The effect of soil moisture on consumptive water-use efficiency, root development, and growth components of alfalfa (Medicago sativa L.).

Persistent Link:
http://hdl.handle.net/10150/191544
Title:
The effect of soil moisture on consumptive water-use efficiency, root development, and growth components of alfalfa (Medicago sativa L.).
Author:
Poole, Herbert Thomas,1946-
Issue Date:
1971
Publisher:
The University of Arizona.
Rights:
Copyright © is held by the author. Digital access to this material is made possible by the University Libraries, University of Arizona. Further transmission, reproduction or presentation (such as public display or performance) of protected items is prohibited except with permission of the author.
Abstract:
An experiment at Tucson, Arizona determined the consumptive water-use efficiency of four alfalfa (Medicago sativa L.) cultivars grown under three irrigation regimes. Two additional experiments investigated relative growth rates of roots and shoots and anatomical features of seedling alfalfa roots. Significant differences in dry forage production and consumptive water-use efficiency were found between cultivars, harvests, and irrigations. More forage was produced under the medium regime (irrigated when 70% of available soil moisture was depleted to a depth of 91.4 cm) than under high and low soil moisture levels. The highest forage yield occurred during the second harvest (June 10) and the lowest during the seventh harvest (October 29). The most efficient water-use was obtained when alfalfa utilized 90% of the available soil moisture in the upper 1.21 m prior to irrigation. Differences in the leaf/stem ratio, specific leaf weight, and leaf area index were found between harvests while no differences were found between cultivars and irrigation regimes. Differences were found between the dry weight production of roots and shoots of seedling alfalfa grown under three moisture levels. No significant differences were found in the number of xylem elements and per cent of the root that" was vascular cylinder.
Type:
Thesis-Reproduction (electronic); text
LCSH Subjects:
Hydrology.; Alfalfa -- Water requirements.
Degree Name:
M.S.
Degree Level:
masters
Degree Program:
Agronomy; Graduate College
Degree Grantor:
University of Arizona
Committee Chair:
Dobrenz, Albert K.

Full metadata record

DC FieldValue Language
dc.language.isoenen_US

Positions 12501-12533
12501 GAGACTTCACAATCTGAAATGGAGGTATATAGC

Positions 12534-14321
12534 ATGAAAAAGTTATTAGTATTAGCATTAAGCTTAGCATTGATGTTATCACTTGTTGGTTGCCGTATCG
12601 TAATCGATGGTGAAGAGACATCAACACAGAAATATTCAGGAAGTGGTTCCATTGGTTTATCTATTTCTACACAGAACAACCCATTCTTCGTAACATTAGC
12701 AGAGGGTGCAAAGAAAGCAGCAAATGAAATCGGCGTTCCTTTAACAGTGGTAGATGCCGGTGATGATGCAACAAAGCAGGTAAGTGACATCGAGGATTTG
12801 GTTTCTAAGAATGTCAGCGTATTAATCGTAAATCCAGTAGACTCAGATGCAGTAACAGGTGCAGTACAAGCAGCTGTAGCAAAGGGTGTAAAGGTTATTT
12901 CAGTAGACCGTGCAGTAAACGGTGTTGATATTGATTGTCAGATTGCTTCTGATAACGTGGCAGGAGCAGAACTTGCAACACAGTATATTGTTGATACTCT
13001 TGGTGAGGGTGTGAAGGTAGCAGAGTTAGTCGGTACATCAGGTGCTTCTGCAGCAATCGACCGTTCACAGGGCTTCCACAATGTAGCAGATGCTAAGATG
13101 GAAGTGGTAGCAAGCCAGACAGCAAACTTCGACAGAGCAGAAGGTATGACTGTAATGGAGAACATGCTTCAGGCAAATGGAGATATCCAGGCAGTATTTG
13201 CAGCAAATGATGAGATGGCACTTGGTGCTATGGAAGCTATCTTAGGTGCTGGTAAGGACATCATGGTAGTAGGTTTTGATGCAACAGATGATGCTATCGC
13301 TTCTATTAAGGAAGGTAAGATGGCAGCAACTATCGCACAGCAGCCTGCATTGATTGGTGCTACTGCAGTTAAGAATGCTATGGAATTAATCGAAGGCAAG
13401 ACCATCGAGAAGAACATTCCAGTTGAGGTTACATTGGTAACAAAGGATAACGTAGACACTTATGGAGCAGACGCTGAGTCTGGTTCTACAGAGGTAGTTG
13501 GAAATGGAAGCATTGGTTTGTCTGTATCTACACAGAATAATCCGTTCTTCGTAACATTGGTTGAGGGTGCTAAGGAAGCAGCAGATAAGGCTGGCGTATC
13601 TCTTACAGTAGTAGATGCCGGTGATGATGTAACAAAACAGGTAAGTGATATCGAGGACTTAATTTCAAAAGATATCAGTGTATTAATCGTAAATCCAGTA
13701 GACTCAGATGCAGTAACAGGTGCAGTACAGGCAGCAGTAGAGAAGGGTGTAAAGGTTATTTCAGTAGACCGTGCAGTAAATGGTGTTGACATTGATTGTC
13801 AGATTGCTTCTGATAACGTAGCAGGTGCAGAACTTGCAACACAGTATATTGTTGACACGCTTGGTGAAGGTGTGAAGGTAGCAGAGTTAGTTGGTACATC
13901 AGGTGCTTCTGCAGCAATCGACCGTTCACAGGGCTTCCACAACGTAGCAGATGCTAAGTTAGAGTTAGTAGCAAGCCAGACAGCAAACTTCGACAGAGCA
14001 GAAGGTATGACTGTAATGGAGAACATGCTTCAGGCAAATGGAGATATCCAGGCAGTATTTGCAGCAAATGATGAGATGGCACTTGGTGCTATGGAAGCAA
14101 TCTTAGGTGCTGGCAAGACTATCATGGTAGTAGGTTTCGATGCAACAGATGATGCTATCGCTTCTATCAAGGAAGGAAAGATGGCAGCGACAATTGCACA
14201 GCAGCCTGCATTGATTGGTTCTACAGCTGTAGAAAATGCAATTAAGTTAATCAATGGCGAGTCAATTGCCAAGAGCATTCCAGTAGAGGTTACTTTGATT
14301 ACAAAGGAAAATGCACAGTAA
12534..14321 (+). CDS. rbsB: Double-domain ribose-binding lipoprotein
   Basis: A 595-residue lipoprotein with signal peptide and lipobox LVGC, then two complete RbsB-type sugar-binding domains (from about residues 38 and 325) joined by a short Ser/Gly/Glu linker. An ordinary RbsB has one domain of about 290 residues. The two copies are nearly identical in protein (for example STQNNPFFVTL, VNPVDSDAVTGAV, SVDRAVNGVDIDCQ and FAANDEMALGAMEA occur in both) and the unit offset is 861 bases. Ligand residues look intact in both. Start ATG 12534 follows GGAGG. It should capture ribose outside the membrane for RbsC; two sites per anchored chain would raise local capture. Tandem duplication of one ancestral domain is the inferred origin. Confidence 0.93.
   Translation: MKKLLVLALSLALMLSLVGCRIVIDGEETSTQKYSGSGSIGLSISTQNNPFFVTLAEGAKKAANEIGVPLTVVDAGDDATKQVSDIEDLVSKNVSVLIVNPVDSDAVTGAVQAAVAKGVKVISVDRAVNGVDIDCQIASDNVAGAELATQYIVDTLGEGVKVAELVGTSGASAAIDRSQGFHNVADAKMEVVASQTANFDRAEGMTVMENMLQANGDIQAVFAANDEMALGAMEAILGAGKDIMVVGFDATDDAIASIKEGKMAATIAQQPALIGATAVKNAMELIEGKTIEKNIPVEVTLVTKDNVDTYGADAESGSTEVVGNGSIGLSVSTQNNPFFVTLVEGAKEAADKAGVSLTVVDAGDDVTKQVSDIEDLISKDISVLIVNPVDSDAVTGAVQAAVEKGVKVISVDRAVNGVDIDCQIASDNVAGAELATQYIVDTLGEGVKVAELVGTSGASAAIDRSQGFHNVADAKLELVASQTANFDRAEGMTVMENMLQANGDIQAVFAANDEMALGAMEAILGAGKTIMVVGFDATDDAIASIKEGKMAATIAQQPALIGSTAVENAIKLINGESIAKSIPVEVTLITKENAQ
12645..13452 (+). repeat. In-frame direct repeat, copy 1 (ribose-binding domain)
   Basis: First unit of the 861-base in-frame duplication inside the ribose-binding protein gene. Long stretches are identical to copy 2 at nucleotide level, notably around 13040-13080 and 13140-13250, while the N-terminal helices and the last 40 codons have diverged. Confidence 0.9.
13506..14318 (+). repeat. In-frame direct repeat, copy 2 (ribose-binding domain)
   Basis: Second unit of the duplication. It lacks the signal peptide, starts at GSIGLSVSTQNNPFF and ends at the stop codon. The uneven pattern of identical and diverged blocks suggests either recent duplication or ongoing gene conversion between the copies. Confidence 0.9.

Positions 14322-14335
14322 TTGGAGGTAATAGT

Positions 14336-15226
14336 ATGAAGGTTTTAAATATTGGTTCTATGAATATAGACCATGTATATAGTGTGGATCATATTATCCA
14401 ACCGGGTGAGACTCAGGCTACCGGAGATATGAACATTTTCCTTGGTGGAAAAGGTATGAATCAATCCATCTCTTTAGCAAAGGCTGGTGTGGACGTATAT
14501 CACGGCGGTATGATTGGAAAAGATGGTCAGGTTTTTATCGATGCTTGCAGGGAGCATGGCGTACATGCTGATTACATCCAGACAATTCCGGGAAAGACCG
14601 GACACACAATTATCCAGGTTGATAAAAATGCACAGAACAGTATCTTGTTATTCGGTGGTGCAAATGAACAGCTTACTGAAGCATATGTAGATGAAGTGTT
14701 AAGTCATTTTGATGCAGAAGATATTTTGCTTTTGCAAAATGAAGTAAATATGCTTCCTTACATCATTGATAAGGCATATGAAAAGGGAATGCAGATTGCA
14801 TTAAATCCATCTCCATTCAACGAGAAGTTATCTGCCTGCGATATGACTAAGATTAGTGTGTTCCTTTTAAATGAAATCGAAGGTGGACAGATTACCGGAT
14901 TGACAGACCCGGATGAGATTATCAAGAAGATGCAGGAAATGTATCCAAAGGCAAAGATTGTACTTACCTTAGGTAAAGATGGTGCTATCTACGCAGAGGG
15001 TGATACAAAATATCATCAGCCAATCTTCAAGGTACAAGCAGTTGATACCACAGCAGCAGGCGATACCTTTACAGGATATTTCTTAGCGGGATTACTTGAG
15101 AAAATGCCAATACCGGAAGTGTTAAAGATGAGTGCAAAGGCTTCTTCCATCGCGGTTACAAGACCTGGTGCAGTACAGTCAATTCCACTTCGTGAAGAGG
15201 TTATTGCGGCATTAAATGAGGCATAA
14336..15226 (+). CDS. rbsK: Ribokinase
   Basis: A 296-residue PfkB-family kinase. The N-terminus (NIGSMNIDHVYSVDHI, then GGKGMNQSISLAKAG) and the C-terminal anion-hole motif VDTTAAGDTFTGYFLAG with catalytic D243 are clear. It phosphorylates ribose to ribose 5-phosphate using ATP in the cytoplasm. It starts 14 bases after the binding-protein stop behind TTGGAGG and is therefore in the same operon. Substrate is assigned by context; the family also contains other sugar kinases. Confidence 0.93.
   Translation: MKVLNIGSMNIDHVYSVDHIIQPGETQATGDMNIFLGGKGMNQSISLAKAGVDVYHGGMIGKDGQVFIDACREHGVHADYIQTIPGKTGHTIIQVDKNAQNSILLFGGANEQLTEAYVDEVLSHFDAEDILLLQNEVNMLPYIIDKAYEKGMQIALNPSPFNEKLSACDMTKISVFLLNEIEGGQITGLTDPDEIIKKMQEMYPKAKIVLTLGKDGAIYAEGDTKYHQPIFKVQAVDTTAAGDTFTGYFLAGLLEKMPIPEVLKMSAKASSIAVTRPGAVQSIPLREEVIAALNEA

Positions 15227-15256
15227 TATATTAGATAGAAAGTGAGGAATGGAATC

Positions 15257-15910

dc.titleThe effect of soil moisture on consumptive water-use efficiency, root development, and growth components of alfalfa (Medicago sativa L.).en_US
dc.creatorPoole, Herbert Thomas,1946-en_US
dc.contributor.authorPoole, Herbert Thomas,1946-en_US
dc.date.issued1971en_US
dc.publisherThe University of Arizona.en_US
dc.rightsCopyright © is held by the author. Digital access to this material is made possible by the University Libraries, University of Arizona. Further transmission, reproduction or presentation (such as public display or performance) of protected items is prohibited except with permission of the author.en_US
dc.description.abstractAn experiment at Tucson, Arizona determined the consumptive water-use efficiency of four alfalfa (Medicago sativa L.) cultivars grown under three irrigation regimes. Two additional experiments investigated relative growth rates of roots and shoots and anatomical features of seedling alfalfa roots. Significant differences in dry forage production and consumptive water-use efficiency were found between cultivars, harvests, and irrigations. More forage was produced under the medium regime (irrigated when 70% of available soil moisture was depleted to a depth of 91.4 cm) than under high and low soil moisture levels. The highest forage yield occurred during the second harvest (June 10) and the lowest during the seventh harvest (October 29). The most efficient water-use was obtained when alfalfa utilized 90% of the available soil moisture in the upper 1.21 m prior to irrigation. Differences in the leaf/stem ratio, specific leaf weight, and leaf area index were found between harvests while no differences were found between cultivars and irrigation regimes. Differences were found between the dry weight production of roots and shoots of seedling alfalfa grown under three moisture levels. No significant differences were found in the number of xylem elements and per cent of the root that" was vascular cylinder.en_US
dc.description.notehydrology collectionen_US
dc.typeThesis-Reproduction (electronic)en_US
dc.typetexten_US
dc.subject.lcshHydrology.en_US
dc.subject.lcshAlfalfa -- Water requirements.en_US
thesis.degree.nameM.S.en_US
thesis.degree.levelmastersen_US
thesis.degree.disciplineAgronomyen_US
thesis.degree.disciplineGraduate Collegeen_US
thesis.degree.grantorUniversity of Arizonaen_US
dc.contributor.chairDobrenz, Albert K.en_US
dc.identifier.oclc213098087en_US
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